Two agencies see future in NetWare 5

Countering a federal drift toward Microsoft Windows NT Server on departmental networks,
the Customs Service and the Postal Service have made major commitments to the Novell
NetWare network operating system.

Customs has installed NT Workstation 4.0 on its desktop PCs. But the service last year
decided to postpone a planned network migration to NT Server 4.0 in favor of a NetWare 5
upgrade, said Luke McCormack, acting director of Custom’s Infrastructure Services

The Postal Service maintains 10,000 servers running NT plus 17,000 workstations acting
as NT log-in servers in small offices. The service has designated NT 4.0 as the
application server for its Oracle Corp. databases.

Although an NT point-of-sale rollout also is under way, officials said they have no
plans to ditch NetWare 4.11, which runs on 1,300 servers with 80,000 administrative users
in large offices.

“We fully expect to move to NetWare 5” by July, said T. Wayne Grimes, manager
of distributed systems certification and deployment for USPS in Raleigh, N.C. The NetWare
5 tests beginning in Raleigh will be followed by tests at two sites in the field and then
a deployment to 110 field sites, he said.

“We’re one of Novell’s largest customers and have a significant impact
on its development,” particularly in getting NetWare versions to run well with NT,
said Grimes, who manages client-server integration at the Postal Service. One of
USPS’ Novell Directory Services trees has grown as large as 200,000 objects, he said.

The service maintains about 80,000 LAN-attached computers and also has about 40,000
standalone users, Grimes said. A Postal Service executive committee must approve any major
changes to the computing infrastructure because of a year 2000 freeze in effect until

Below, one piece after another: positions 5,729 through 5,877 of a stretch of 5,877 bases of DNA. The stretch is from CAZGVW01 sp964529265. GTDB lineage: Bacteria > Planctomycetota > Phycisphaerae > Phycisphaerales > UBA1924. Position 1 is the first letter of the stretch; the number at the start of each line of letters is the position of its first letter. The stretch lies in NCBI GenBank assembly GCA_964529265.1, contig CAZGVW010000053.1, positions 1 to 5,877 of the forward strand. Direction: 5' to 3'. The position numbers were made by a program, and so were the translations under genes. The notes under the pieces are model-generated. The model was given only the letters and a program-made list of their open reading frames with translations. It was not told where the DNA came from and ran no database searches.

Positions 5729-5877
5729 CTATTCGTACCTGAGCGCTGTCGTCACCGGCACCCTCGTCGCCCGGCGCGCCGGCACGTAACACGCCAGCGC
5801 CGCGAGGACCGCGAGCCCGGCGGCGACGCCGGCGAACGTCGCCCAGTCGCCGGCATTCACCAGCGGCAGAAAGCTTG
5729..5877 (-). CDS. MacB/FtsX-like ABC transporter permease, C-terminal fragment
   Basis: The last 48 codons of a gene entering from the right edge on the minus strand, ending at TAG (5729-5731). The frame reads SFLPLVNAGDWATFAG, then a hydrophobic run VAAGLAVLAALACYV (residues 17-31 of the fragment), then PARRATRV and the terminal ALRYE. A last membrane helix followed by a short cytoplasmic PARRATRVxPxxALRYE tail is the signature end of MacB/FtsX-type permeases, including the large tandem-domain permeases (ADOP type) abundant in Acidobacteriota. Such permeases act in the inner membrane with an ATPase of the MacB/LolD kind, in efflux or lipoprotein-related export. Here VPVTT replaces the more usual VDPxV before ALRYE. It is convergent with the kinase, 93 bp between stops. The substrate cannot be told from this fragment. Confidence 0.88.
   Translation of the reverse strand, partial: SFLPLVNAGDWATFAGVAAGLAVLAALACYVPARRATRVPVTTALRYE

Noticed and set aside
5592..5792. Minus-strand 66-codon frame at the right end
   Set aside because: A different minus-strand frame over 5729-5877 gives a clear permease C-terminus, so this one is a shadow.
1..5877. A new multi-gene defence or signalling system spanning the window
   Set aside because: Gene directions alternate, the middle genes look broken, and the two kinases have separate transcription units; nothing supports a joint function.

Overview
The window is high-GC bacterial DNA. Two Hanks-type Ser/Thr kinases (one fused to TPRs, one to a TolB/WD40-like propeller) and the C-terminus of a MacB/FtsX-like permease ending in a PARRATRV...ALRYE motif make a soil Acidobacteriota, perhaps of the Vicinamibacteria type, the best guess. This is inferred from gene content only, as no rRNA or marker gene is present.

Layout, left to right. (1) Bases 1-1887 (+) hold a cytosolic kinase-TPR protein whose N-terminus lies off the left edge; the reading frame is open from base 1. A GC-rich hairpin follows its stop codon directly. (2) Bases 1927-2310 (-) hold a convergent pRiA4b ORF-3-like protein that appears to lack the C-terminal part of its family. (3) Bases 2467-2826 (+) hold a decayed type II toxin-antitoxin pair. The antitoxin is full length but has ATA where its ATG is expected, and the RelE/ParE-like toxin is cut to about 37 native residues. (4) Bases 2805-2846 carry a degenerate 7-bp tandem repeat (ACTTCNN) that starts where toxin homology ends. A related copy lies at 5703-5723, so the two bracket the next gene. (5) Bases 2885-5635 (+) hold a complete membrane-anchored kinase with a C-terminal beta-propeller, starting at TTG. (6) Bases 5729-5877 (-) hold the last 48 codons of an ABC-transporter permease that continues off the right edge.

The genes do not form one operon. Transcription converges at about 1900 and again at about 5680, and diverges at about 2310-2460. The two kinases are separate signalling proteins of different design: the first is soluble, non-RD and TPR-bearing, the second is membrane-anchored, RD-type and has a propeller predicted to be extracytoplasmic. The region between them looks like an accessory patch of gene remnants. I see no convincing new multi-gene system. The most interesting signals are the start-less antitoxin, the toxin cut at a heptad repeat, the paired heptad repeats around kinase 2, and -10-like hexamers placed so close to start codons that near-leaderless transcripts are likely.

March 31, 2000. The agency also is evaluating candidates for a new messaging system.
Currently, USPS uses Lotus cc:Mail Version 6.3.

Customs officials decided to go with NetWare because they like its file and print
capabilities, McCormack said. Plus, Customs personnel already have NetWare skills, and NT
lacks maturity at an enterprise level, he said. Customs maintains about 15,000 PCs and 400

The service signed a one-year license with one option year for the Novell software
through the General Services Administration Information Technology Schedule contract held
by GE Capital IT Services of Gaithersburg, Md.

Novell’s Master License Agreement program lets Customs pay a smaller per-license
fee for networked file servers, printers and workstations than it would pay per server, a
Novell account manager said.

“At the end of two or three years, we’ll reassess where NT is,”
McCormack said. “Our intention is to implement a full NT solution eventually, even
for file and print services.” The service sought advice from GartnerGroup Inc. of
Stamford, Conn., about the NT migration costs, he said.

Customs managers are in the midst of deploying NetWare 5 and preparing the
agency’s data center to launch a TCP/IP network, said Rodney Hess, a computer

The managers liked the fact that Novell took away NetWare 5’s IPX protocol
dependency to make WAN use easier, Hess said. They also liked the OS’ user
authentication and centralized NDS administration features.

Grimes said USPS officials also liked the central NDS administration and preferred
NetWare’s file and print services.      

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